Darfur Now



NEW YORK -- This documentary might co-star Don Cheadle and George Clooney and feature a cameo by Arnold Schwarzenegger, but it's not another installment of the popular "Ocean's" franchise. Rather, "Darfur Now" is a sober and passionate accounting of the efforts of six people working hard to help bring the world's attention to the ongoing tragedy in the Sudan region.

Unfortunately, for all its good intentions, Theodore Braun's docu feels at times misplaced in its emphasis and more than a little self-congratulatory in its tone. This is particularly true in the case of its profile of Cheadle (who also produced), which takes on the air of a high-minded "Entertainment Tonight" segment.

The people profiled in the film include the aforementioned actor, who describes his awakening to the African situation during the filming of "Hotel Rwanda"; Adam Sterling, a young UCLA student whose political activism helped lead to the passing of a California bill keeping state funds out of the region; Ahmed Mohammed Abakar, the leader of a massive camp inhabited by about 47,000 refugees; Luis Moreno-Ocampo, the prosecutor of the International Criminal Court in the Hague, who sets out to pursue Darfurian war criminals; Pablo Recalde, an Ecuadorian who has led efforts to bring food to the starving people of the area; and Hejewa Adam, a young mother who became an armed rebel after her 3-month-old son was killed by government forces.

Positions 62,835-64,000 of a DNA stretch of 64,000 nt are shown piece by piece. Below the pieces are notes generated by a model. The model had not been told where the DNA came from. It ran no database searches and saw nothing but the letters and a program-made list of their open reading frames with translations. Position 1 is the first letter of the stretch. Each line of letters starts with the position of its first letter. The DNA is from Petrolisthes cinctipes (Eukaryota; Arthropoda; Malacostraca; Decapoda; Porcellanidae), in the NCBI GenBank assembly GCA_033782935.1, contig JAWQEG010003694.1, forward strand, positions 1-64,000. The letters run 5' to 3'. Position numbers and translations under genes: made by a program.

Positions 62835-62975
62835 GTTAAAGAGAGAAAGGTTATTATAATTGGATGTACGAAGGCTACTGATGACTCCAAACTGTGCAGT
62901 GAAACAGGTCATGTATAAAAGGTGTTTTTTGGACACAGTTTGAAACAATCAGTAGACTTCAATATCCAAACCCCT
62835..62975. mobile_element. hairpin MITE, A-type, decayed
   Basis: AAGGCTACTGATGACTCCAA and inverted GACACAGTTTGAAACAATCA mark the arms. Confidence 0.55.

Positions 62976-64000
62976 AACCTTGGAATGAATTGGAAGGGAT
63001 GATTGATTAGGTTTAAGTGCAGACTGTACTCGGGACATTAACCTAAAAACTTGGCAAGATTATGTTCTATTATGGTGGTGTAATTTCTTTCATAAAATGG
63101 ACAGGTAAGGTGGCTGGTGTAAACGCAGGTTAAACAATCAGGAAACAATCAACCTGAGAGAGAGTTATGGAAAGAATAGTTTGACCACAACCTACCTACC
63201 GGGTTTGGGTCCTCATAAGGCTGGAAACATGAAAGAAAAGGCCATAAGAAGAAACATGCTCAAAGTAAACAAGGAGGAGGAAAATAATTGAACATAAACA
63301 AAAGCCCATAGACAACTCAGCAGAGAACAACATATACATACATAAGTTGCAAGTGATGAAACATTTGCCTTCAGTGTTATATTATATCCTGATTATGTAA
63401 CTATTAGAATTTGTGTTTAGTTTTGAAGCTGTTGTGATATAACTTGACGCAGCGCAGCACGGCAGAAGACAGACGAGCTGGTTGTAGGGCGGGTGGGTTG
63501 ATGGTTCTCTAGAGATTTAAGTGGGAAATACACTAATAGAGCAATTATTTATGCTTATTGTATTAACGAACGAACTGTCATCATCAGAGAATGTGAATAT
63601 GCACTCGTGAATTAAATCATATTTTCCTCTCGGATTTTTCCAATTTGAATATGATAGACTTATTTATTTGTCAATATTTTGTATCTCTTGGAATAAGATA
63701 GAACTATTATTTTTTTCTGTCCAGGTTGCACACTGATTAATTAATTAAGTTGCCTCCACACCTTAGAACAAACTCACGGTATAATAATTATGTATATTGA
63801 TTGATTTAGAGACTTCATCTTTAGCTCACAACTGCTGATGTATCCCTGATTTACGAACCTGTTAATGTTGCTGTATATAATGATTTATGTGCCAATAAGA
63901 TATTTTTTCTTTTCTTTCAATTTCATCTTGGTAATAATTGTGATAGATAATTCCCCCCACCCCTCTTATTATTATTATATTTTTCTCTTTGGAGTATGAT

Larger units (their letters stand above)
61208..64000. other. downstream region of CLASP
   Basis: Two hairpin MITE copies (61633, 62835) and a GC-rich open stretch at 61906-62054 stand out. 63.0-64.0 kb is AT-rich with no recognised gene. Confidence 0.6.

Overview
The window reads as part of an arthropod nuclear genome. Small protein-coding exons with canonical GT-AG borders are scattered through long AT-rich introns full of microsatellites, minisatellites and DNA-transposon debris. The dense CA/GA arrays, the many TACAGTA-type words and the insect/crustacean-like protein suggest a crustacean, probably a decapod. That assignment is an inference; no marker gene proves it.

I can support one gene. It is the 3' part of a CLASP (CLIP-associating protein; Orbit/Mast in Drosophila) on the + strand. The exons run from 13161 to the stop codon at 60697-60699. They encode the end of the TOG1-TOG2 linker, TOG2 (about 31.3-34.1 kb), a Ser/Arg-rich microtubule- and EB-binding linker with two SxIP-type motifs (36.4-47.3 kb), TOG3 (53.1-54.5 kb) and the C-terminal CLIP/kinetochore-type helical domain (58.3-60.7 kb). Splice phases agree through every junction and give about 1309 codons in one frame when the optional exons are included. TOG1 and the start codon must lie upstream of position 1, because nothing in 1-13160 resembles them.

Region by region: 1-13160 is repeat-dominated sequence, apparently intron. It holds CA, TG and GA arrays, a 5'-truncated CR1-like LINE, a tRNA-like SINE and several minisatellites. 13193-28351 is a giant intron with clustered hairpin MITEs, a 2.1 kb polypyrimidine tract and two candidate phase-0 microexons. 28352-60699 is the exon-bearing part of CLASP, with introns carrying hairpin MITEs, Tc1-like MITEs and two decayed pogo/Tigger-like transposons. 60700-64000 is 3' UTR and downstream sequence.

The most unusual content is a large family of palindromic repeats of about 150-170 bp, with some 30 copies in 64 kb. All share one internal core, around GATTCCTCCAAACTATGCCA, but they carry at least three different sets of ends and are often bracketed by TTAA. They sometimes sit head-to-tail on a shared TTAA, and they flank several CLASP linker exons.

The filmmakers gained unprecedented access to the region, garnering much footage that provides a vivid picture of the ongoing horrors. But it fails to deliver much in the way of background information and context, with the result that those not already familiar with the details of the situation might find themselves a bit lost.

While its activist subjects are indeed laudable, the film squanders much of its running time on ephemera. This is somewhat true with Sterling, who we see working his day job waiting tables in a Santa Monica restaurant, and very true of Cheadle, who admittedly gave needed star power to the project.

Interviewed at length to mournful piano under-scoring, the actor is seen hanging out with his kids, driving in his car, autographing his book and traveling across the world with his friend Clooney attempting to sway whatever politicians and government officials will meet them. It's a depressing reminder that in today's world, not even the effort to prevent an ongoing genocide is immune from the need for celebrity endorsement.

Warner Independent Pictures
A Participant Prods. presentation of a
Crescendo/Mandalay Independent Pictures production
Director-writer: Theodore Braun
Producers: Cathy Schulman, Don Cheadle, Mark Jonathan Harris
Executive producers: Jeff Skoll, Diane Weyermann, Omar Amanat, Matt Palmieri, Gary Greenebaum, Dean Schramm
Director of photography: Kirsten Johnson
Music: Graeme Revell
Co-producer: Lenore Zerman
Editor: Leonard Feinstein
Running time -- 99 minutes